You might think that you’d need to spend days trekking through the world’s gnarliest jungle to find the most ferocious pepper on the planet. It’s not hard to imagine it resting on a plinth, a la Indiana Jones, where it’s worshipped by a previously uncontactable tribe and guarded by a large boulder. As it turns out, the truth is significantly less exotic.
Coming soon to the fruit and veg section of one of the UK’s most popular supermarkets, the Armageddon Chilli is set to make a big impact on British grocery shopping. So called for its ferocious intensity, the pepper is rumoured to be around 400 times hotter than a jalapeno, and therefore fierce enough to bring even the toughest pepper head out in a cold sweat. Be warned - this chilli is not for the faint of heart.
Produced in Britain by expert chilli grower Salvatore Genovese, the Armageddon is believed to tip the Scoville scales at a scorching 1.3 million SHUs, which if correct would put it just behind the infamous Carolina Reaper. However, experts believe that Britain’s rapidly warming climate could cause the Armageddon to overtake the Reaper, and some have suggested that individual peppers may have even got there already.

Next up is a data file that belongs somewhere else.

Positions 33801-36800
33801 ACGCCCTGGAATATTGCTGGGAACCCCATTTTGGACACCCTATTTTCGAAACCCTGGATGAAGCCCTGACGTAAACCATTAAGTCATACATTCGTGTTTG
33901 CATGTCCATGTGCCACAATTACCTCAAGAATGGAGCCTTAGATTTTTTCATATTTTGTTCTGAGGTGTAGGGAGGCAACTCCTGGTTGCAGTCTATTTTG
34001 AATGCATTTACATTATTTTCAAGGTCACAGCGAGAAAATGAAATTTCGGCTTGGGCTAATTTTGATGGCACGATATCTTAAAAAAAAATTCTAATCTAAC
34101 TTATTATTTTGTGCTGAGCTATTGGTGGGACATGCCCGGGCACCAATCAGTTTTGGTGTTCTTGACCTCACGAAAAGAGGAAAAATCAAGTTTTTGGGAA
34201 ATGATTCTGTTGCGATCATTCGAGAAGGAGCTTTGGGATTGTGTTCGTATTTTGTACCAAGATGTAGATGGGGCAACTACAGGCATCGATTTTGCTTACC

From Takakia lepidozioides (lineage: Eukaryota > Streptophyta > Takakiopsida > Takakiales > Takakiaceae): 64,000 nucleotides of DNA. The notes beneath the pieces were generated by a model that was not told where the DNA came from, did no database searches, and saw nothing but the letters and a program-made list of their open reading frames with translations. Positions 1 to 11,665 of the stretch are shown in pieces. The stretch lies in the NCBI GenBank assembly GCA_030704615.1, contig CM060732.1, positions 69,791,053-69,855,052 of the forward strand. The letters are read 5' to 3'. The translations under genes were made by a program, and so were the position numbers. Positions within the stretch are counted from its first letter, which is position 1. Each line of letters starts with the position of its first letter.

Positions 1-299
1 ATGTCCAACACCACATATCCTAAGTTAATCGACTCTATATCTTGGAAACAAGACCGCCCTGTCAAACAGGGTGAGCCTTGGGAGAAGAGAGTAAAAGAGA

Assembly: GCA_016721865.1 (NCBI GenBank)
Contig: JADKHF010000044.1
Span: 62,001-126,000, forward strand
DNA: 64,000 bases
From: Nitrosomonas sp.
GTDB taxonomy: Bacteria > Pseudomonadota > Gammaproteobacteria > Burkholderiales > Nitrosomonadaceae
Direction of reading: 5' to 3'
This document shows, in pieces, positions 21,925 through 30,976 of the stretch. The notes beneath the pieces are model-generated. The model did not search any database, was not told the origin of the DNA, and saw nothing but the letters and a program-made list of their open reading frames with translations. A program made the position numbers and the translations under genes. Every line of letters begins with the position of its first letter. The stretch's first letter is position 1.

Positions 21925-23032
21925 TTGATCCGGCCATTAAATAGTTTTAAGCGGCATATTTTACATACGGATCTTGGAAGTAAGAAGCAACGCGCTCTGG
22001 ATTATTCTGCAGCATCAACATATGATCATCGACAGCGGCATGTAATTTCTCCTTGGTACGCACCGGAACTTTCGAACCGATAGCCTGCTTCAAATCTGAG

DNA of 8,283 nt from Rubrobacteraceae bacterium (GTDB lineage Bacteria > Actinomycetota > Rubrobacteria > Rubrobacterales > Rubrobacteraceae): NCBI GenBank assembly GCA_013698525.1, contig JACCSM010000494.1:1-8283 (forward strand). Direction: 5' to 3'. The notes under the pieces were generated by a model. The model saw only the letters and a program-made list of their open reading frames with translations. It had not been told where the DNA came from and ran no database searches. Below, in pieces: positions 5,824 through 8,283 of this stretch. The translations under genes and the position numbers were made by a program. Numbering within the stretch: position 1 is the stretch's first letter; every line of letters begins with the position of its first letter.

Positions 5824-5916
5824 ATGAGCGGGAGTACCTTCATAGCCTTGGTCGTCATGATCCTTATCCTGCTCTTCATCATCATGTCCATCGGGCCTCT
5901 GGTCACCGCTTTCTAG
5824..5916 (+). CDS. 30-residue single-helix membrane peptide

Despite their genuinely frightening intensity, Genovese, who produces more than a million peppers every week at his farm in Bedfordshire, believes that there is a market for super spicy chillies. Speaking to The Sun, Genovese revealed, “Sure, some like to show how tough they are by munching one of these super-hot chillies. But the key to the demand is more and more families in Britain are using them in cooking.”
Of course, when you’re playing with 1.3 million SHUs, you have to be extra careful in the kitchen. Experts including Tesco buyer Nick Foulds have suggested that the Armageddon can impart a “wonderfully fruity taste” if used sparingly. Chefs should note, however, that working with the chilli requires gloves, and that only a few slices are needed in order to give your food a serious kick. Your family might not forgive you if you go overboard.
This article originally appeared on vt.co